Crippled CEO Blog #071:
“What is quite unlooked for is more crushing in its effect, and unexpectedness adds to the weight of a disaster. The fact that it was unforeseen has never failed to intensify a person’s grief. This is a reason for ensuring that nothing ever takes us by surprise. We should project our thoughts ahead of us at every turn and have in mind every possible eventuality instead of only the usual course of events.”
– Seneca, Letters from a Stoic
A few times per week, I convince myself that my brother has just died. I imagine it thoroughly. I make myself really upset.
The reason for this is counterintuitive. I do it because I want to be happier.
And you are right, this doesn’t seem like a happy thing to do. In fact, it seems like it would make you quite sad. And it does, temporarily. But that’s the point.
However, there are three things that this exercise does that end up making me happier overall.
After I’m done, I obviously remember that my brother really isn’t dead. Focusing on something terrible that hasn’t happened makes me better appreciate many of the good things that I might take for granted. Also, if I get myself to really feel like something legitimately tragic has happened, I get some of the same benefit people get from an actual tragedy: your perspective shifts to realize what’s really important, how great life is, and what trivial BS most of my “problems” actually are.
Last week, it looked like we might lose our largest customer in the worst way possible. Not only were they going to cancel the $1 million+ worth of orders that they had placed for the next couple of months, but they were also going to send back the hundreds of thousands of dollars worth of inventory they had already purchased this year. This is not the way I wanted to start the year after the pandemic.
And while I did treat this with the gravitas it deserved and made it a top priority to resolve — lots of people’s livelihoods (including mine) depend on my ability to successfully navigate these kinds of existential threats — I don’t think any of the people who were working on this closely with me would say that I panicked or was otherwise freaking out. I was focused on it when I could make progress, and I thought about it often, but I wasn’t completely consumed by it. We got lots of other things done last week. And eventually, we got everything squared away. Crisis averted. I think one reason why I was able to keep my cool was because this “emergency“ was nothing in comparison to the visualization that I forced myself to have that my brother had died the day before. Next to that, this is no big deal. It’s just revenue that we can get back later. I was able to put something legitimately serious into the proper perspective in order to stay calm and address it thoughtfully and rationally.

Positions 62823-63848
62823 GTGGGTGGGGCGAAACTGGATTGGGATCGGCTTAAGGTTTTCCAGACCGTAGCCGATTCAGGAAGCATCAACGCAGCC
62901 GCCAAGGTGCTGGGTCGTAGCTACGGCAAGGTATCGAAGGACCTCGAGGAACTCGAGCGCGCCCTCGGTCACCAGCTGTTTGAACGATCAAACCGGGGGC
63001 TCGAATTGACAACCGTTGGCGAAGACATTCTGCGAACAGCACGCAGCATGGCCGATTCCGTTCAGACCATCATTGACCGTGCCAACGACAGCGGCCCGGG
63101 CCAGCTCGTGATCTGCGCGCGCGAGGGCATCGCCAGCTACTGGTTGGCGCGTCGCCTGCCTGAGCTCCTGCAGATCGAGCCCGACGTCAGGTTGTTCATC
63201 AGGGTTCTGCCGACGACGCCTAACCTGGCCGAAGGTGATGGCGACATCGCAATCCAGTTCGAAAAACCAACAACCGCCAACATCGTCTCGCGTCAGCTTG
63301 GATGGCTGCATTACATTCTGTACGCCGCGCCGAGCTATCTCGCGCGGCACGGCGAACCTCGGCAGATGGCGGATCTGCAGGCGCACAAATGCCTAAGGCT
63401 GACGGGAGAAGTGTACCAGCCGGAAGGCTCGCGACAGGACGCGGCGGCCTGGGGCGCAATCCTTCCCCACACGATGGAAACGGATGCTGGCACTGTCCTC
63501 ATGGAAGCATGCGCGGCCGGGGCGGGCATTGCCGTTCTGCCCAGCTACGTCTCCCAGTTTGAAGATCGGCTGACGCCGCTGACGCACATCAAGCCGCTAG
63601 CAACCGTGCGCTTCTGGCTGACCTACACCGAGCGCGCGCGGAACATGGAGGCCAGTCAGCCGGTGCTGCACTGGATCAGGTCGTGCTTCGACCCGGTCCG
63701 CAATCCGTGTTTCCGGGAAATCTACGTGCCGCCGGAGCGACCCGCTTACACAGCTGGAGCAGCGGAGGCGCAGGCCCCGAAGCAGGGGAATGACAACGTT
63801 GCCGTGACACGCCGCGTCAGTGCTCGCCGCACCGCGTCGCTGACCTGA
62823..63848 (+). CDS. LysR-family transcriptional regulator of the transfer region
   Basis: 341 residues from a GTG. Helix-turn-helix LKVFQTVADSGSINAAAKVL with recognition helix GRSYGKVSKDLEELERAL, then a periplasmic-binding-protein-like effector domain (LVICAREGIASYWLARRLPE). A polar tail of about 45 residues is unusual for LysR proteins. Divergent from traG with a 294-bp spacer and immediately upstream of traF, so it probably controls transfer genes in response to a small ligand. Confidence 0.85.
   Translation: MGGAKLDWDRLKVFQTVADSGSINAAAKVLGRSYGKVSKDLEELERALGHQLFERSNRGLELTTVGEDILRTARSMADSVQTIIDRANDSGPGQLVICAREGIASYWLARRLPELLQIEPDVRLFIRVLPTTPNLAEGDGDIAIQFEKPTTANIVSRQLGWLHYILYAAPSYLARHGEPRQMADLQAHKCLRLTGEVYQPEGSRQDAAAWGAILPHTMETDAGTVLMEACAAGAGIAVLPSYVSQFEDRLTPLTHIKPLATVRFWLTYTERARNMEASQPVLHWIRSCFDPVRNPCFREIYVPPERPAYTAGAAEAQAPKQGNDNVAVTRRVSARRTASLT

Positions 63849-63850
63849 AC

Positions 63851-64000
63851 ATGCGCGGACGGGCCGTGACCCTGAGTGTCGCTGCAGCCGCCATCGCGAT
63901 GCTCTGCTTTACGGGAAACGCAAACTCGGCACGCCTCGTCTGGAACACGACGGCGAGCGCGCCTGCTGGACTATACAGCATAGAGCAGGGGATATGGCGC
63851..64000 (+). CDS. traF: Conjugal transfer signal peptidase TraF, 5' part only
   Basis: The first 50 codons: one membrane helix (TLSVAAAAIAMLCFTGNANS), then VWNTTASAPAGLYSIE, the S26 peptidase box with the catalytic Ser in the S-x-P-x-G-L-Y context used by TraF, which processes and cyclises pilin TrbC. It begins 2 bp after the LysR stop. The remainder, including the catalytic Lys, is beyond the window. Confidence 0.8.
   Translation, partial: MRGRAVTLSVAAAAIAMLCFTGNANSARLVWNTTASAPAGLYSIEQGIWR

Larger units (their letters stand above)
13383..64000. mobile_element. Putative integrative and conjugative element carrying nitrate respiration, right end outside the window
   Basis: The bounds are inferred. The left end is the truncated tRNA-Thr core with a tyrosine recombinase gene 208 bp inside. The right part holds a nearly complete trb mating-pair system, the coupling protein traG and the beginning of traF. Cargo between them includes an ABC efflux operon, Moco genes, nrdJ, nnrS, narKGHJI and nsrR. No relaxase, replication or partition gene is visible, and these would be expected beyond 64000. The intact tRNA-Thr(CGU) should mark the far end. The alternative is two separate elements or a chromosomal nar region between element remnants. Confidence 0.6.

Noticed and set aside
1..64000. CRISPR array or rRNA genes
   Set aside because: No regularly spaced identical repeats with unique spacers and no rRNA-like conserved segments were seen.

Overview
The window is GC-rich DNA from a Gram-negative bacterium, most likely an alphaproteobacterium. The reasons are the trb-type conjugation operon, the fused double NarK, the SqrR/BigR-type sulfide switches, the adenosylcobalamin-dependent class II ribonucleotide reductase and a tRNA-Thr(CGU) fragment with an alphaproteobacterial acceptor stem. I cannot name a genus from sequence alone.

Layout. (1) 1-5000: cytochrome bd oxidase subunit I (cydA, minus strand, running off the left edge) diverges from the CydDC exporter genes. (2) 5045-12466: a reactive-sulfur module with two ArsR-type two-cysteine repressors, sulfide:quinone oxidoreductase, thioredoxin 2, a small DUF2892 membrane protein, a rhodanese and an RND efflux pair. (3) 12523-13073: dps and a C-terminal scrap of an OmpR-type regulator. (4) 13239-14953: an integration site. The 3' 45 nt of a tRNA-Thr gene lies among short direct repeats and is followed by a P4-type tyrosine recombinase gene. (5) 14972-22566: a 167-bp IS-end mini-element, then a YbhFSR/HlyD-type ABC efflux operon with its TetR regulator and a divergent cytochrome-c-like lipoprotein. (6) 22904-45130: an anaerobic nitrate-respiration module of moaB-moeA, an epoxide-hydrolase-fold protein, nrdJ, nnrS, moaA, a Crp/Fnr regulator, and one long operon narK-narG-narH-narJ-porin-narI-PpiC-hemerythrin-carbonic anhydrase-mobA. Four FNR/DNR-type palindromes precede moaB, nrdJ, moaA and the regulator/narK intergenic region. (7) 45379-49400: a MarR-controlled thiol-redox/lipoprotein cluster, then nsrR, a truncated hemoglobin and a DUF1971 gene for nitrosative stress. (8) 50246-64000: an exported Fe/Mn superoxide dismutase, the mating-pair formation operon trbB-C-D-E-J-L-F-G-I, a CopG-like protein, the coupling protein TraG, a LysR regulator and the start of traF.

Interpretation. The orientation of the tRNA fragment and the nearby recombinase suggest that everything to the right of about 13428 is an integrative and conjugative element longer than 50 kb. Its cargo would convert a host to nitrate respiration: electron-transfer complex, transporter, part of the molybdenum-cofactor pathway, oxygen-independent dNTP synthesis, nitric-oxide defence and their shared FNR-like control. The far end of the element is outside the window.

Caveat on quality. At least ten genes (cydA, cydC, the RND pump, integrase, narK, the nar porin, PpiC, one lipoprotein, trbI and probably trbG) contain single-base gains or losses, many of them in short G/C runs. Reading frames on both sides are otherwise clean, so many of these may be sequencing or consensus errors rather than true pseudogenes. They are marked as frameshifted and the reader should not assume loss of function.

Making yourself feel these emotions gets you used to experiencing them. It’s training. And like most training, it sucks and it’s painful, but the more you do it, the better you are at processing those feelings.
Not only are you training for the emotional impact, you are also training yourself to handle events like the one you imagine. If you think through everything you would do if you lost your job, if that were ever to happen, you would be more prepared. Not only would it be less of a shock emotionally, but pragmatically, you would already have some ideas of what steps to take — steps you decided on at a time when you had more clarity, not suddenly thrust into this surprise emergency.
Avoiding negative feelings, hopping from one happy moment to another, seems like a happier way to live, but it is building a foundation made of sand. You need to visualize the worst thing that could possibly happen, really put yourself in the situation, to create a more solid foundation for happiness, and to give you the tools to move forward with things when they go wrong, as they always do.
(Did you like that? Your mom liked it. And it’s not the only thing she liked. I text her every week, normally late at night, and I could also send you a text every time I post the newest blog. Send a message to 484848 with the word CRIP as the message and you’ll get a text from me as soon as the latest one is up. Also, tell your mom I’ll see her later.)